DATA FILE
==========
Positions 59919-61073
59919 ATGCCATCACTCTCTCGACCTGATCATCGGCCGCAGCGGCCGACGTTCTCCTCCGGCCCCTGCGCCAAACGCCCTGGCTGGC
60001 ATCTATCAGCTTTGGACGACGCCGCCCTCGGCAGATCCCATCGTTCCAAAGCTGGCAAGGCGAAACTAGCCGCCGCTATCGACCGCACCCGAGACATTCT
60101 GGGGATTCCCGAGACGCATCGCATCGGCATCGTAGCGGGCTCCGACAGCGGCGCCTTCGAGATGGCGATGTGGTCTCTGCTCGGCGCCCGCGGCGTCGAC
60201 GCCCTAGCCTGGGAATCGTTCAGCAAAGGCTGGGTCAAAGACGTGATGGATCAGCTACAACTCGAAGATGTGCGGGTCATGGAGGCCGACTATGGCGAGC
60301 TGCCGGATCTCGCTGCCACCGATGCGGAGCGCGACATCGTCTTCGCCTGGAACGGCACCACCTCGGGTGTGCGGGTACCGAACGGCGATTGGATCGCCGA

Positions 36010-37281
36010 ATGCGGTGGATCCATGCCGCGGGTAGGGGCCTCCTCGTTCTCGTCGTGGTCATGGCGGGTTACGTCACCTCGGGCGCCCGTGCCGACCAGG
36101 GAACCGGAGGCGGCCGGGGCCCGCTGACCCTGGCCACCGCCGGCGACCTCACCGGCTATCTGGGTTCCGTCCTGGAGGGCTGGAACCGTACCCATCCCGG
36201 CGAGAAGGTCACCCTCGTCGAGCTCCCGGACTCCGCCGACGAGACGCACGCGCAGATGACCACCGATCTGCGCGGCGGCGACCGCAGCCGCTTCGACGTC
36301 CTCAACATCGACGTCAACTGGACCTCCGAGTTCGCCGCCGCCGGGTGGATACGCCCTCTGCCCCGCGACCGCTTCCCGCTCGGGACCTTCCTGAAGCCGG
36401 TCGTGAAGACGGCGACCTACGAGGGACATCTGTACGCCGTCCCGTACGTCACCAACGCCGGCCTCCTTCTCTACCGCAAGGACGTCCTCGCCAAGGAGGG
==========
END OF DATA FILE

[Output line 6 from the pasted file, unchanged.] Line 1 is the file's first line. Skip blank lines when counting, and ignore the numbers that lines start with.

60301 TGCCGGATCTCGCTGCCACCGATGCGGAGCGCGACATCGTCTTCGCCTGGAACGGCACCACCTCGGGTGTGCGGGTACCGAACGGCGATTGGATCGCCGA